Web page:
One of the most valuable things I was taught in college was the importance of a good resume. I remember attending a workshop that was held specifically for this – how to make a clean resume, what it should communicate, and how it would help us bag our first job. In fact, we had our photography professor click official pictures of us for our CVs – I use mine to this day!
A resume is the beginning of your professional journey. It gives the recruiter an idea of your achievements and skills, which allows them to decide if you’re a good fit. As a fresher, putting your strengths and interests are as important as putting in your academic qualifications. Your recruiter will try to understand which role suits you best and interview you accordingly.
To get more insights into what makes a fresher resume pop, I spoke to Shilpa Laharwal, the founder of Career Faktor. With 18 years of experience in human resource management, Shilpa provides guidance to individuals looking for jobs as well as to start-ups looking to set up HR practices.
You will also find two sample resume templates for freshers at the end of this article.
So, let’s begin.
- Choose the right resume format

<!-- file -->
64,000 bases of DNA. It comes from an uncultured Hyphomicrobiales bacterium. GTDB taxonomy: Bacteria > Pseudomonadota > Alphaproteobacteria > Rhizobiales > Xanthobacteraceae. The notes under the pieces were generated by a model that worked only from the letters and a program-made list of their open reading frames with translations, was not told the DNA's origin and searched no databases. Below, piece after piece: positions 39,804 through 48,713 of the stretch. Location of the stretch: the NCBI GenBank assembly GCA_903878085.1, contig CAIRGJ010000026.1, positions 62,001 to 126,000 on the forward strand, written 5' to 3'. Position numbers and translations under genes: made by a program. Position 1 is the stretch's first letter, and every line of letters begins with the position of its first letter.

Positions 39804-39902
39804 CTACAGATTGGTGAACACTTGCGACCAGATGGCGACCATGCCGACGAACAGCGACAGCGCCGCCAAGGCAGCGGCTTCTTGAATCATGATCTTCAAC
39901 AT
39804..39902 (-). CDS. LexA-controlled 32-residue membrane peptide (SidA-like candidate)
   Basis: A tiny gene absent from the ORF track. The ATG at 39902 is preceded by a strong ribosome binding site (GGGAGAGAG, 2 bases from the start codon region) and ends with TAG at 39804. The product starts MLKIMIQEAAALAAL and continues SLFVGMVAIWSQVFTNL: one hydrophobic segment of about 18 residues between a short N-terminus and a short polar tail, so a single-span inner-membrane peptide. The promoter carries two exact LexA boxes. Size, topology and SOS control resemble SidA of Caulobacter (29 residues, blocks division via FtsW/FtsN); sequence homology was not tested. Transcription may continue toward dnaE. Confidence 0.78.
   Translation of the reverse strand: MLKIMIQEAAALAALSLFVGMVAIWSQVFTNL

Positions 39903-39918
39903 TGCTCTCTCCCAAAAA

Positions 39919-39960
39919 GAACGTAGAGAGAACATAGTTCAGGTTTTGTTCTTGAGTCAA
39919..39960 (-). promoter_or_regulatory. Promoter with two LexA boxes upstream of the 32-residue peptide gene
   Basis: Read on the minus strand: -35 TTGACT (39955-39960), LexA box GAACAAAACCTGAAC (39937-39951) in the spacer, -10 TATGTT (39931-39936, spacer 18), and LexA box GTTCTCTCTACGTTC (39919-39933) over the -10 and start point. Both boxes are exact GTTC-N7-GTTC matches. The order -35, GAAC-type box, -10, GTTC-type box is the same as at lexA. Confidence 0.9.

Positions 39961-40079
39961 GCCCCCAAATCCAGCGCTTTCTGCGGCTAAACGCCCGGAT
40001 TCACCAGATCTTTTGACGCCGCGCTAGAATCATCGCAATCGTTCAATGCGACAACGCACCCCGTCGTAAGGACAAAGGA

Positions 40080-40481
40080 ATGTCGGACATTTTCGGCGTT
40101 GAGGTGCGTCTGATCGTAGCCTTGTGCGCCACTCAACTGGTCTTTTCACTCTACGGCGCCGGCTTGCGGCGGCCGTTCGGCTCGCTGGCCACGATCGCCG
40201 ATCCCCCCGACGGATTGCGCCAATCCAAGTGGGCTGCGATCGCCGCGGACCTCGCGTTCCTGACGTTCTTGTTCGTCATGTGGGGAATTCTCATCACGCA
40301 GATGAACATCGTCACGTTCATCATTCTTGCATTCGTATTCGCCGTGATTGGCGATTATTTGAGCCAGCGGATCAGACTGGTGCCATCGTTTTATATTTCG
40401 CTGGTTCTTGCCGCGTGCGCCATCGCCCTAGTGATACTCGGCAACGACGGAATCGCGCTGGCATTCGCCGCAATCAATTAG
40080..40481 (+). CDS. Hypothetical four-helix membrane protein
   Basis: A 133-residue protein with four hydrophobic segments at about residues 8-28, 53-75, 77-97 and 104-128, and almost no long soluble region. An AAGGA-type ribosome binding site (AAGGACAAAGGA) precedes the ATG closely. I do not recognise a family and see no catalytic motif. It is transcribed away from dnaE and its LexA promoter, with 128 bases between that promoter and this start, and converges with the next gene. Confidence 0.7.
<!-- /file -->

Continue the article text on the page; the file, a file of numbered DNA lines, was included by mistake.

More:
- Write a solid objective statement
- List your qualifications and internship experience
- List your acquired skills
- Highlight your achievements
- How to make a resume for media freshers
Choose the right resume format
Did you know that it takes just 6 seconds for your resume to make an impression?
This is why your resume format is important.
Recruiters have to go through mountains of resumes, so you have to make sure yours stands out. Which resume format is best for freshers? Shilpa says – if you are a fresher, your educational qualifications and internship experience should stand out. Combine that with a solid career objective statement, and you’re good to go!
Make sure that your resume isn’t longer than one page. A well-formatted and concise resume is one of the top 5 things that makes a fresher’s application stand out.
Your resume should be crisp and clear, visually appealing, and proofread to perfection.
Write a solid objective statement
As a fresher, your objective statement is a reflection of your enthusiasm to kick-start your career.
It is another important thing recruiters look for in a fresher’s job application. Freshers wouldn’t require a summary statement because they don’t have the work experience to summarise it.